"Plant more wheat! Wheat will win the war!" ran the government's slogan. After the Turks cut off Europe's supply of Russian wheat, the value of American wheat had shot up. Suddenly, guaranteed high prices allowed cash-croppers not only to expand their farms but also to work them with the latest machines--tractors and combine harvesters. The new technologies, perfectly suited to the flatlands, in turn saved time and reduced field losses, allowing for even more expansion of cultivated acreage. Some entrepreneurs, never before interested in agriculture, took advantage of the financial situation by becoming non-resident "suitcase" farmers, planting and harvesting as much wheat as possible in a couple of annual bursts of activity, making their profits, and then abandoning the land to the wind. Longer-established farmers, too, planted more and more of their cash crop, as they sought to pay off their capital investments in land and machinery while prices remained high. In the second decade of this century, Kansas, Nebraska, Oklahoma, Colorado, and Texas expanded their wheatlands by 13.5 million acres. Even when prices plummeted a few years later, plains farmers continued to plant more wheat, now needing a cash crop just to stay solvent.

By the early 1930s, more than 40 percent of the farms on the southern plains were owned by nonresident entrepreneurs and worked by tenants who had neither the will nor the money to invest deeply in the land or the community. And, more importantly, the cash-croppers' monoculture fields now dominated the prairie landscape, stretching out in a pattern whose regular, well-managed appearance masked an ever-increasing vulnerability to disease and insects--and drought. The Dust Bowl forced American agriculturalists to address that vulnerability, and in some ways they've had considerable success, over the last half-century, in stabilizing the soil of the arid southern plains. Ever since the 1930s, when President Roosevelt rounded the Soil Conservation Service (SCS), government agronomists have offered technical assistance to farmers of the Dust Bowl region, and today strip cropping and crop residue management are crucial components of plains agriculture. The region's most important conservation measure arrived only recently, though, with the 1985 Farm Bill (or Food Security Act). Since then, under the bill's Conservation Reserve Program (CRP), farmers have taken millions of acres of their most erodible cropland out of production, once again letting the prairie grasses take root.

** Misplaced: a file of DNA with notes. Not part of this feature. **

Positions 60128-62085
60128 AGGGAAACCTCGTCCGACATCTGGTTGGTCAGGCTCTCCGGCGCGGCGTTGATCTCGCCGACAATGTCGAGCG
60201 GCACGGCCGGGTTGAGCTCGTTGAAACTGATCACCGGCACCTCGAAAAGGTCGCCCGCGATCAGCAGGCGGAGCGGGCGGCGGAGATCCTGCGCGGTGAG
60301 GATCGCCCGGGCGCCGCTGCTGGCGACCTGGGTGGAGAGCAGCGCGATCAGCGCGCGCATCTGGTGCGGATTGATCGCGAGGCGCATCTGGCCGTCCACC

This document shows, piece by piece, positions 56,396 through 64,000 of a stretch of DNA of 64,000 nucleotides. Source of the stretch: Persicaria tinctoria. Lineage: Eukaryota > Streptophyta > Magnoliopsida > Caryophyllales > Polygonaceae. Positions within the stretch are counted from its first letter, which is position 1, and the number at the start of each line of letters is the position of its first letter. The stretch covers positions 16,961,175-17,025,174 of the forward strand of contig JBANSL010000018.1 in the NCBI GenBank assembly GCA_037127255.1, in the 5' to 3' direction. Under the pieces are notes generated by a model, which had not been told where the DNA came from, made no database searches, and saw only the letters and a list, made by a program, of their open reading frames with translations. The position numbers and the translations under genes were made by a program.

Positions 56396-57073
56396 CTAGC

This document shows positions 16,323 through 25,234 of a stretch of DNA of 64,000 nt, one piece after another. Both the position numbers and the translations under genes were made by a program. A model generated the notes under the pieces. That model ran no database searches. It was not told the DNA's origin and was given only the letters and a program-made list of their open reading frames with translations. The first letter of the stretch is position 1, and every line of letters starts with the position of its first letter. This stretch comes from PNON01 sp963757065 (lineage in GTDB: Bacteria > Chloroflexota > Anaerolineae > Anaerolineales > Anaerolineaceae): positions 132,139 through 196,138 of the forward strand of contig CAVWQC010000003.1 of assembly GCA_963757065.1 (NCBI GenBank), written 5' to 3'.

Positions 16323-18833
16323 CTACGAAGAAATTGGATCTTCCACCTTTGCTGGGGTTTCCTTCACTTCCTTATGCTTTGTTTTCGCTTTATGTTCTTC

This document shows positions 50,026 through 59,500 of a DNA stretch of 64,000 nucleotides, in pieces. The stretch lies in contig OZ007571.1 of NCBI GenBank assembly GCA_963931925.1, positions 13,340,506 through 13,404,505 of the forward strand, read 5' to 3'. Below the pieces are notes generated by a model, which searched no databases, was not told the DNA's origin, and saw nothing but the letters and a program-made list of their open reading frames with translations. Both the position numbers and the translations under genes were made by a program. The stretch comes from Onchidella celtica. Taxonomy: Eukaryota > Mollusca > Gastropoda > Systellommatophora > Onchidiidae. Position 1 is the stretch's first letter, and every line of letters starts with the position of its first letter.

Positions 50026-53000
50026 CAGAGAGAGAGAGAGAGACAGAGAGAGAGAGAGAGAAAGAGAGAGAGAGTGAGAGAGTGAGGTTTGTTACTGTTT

Unfortunately, though, the basic approach to farming on the southern plains has remained virtually the same: the agriculturalists' governing principle is still all-out production. Even Hugh Bennett, the evangelical first director of the SCS, admitted that the true purpose of "conservation farming" was to seek "an avenue to the greatest food production the world has ever known."